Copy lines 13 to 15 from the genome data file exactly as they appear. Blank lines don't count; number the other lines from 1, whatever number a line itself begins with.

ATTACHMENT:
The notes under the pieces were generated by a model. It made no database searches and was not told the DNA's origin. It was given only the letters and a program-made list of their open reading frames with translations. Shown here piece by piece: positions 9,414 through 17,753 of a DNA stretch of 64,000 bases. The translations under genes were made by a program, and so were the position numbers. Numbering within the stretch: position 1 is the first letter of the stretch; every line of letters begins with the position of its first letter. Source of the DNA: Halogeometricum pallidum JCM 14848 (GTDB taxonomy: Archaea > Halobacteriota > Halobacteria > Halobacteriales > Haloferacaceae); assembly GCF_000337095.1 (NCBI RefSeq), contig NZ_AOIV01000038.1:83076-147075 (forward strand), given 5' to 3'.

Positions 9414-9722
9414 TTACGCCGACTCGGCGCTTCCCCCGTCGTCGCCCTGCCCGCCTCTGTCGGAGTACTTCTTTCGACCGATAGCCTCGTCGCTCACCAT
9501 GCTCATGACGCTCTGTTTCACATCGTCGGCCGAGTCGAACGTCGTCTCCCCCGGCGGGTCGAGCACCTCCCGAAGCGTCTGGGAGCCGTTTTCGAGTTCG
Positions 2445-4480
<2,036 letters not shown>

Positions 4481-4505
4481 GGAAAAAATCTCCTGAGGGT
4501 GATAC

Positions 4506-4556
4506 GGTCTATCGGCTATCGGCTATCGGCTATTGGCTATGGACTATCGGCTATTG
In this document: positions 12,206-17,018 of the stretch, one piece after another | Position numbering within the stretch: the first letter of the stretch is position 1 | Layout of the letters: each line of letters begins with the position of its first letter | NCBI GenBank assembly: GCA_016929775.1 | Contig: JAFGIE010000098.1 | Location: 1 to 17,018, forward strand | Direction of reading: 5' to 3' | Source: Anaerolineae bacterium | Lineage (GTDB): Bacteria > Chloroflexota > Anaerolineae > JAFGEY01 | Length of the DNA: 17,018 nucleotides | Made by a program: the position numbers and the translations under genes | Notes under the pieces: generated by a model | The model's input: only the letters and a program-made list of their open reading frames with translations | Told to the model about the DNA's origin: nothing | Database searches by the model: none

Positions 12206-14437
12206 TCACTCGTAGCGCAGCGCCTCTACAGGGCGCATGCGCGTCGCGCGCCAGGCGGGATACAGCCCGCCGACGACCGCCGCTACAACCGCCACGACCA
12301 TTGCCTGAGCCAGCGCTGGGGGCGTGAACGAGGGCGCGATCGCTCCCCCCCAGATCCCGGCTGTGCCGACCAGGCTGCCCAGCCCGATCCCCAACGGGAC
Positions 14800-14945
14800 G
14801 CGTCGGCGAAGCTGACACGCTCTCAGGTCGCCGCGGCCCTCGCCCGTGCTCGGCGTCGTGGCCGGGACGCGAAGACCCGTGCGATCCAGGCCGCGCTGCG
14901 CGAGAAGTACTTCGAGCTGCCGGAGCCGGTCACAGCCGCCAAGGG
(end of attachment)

Positions 12206-14437
12206 TCACTCGTAGCGCAGCGCCTCTACAGGGCGCATGCGCGTCGCGCGCCAGGCGGGATACAGCCCGCCGACGACCGCCGCTACAACCGCCACGACCA
12301 TTGCCTGAGCCAGCGCTGGGGGCGTGAACGAGGGCGCGATCGCTCCCCCCCAGATCCCGGCTGTGCCGACCAGGCTGCCCAGCCCGATCCCCAACGGGAC